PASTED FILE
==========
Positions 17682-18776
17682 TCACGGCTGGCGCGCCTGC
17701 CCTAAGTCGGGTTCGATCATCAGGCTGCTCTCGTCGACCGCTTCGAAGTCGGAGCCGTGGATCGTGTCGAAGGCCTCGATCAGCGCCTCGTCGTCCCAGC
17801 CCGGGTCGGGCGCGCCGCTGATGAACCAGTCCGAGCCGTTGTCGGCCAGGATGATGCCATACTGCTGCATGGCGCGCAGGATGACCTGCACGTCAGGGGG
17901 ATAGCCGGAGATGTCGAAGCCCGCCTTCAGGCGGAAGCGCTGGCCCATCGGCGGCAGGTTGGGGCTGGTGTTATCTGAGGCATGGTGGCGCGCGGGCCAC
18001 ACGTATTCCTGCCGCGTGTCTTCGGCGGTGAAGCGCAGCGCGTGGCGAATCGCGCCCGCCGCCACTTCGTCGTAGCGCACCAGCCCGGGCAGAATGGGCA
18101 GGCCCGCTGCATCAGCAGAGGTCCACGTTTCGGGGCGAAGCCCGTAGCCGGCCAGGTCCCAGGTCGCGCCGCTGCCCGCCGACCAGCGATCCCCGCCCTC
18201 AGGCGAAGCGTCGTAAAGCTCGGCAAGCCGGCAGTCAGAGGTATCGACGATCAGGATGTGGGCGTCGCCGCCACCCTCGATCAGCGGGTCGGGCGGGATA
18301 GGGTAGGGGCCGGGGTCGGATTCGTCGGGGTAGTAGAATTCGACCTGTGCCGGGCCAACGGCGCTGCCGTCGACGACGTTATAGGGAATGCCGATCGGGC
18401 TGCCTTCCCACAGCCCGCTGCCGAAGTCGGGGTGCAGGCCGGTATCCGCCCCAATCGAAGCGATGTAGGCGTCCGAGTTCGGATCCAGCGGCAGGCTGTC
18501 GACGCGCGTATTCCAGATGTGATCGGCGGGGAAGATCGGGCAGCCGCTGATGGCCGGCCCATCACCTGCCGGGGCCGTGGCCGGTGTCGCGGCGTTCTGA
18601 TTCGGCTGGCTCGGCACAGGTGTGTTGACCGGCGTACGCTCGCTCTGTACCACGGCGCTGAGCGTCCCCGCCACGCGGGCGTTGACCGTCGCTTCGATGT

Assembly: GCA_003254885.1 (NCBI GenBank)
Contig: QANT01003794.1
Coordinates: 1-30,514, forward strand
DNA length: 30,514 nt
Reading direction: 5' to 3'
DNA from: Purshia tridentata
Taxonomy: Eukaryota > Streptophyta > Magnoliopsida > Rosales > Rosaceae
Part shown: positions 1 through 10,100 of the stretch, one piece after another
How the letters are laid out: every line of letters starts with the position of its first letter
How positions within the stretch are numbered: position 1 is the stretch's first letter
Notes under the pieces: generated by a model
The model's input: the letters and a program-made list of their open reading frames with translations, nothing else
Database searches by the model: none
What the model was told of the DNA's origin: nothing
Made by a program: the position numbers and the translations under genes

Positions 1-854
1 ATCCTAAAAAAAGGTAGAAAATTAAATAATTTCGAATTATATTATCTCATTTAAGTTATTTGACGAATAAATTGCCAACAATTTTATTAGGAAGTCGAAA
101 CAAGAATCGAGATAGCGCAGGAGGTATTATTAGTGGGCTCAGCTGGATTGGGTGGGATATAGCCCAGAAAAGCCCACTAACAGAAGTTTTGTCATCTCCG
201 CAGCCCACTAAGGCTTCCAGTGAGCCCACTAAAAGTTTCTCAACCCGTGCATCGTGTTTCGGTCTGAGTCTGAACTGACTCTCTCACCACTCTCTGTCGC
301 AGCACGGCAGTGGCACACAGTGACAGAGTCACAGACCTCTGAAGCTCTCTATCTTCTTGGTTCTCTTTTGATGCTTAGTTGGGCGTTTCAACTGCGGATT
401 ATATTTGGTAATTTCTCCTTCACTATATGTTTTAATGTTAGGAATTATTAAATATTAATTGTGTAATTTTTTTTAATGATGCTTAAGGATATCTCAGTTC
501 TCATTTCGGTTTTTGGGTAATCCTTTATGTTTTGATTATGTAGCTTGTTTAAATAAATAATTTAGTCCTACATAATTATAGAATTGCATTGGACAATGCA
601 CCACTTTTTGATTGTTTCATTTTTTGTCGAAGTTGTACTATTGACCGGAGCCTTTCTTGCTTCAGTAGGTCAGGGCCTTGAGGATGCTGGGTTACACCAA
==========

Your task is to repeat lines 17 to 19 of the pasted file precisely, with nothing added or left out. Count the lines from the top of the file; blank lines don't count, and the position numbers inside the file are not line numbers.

Reading direction: 5' to 3'
DNA from: Purshia tridentata
Taxonomy: Eukaryota > Streptophyta > Magnoliopsida > Rosales > Rosaceae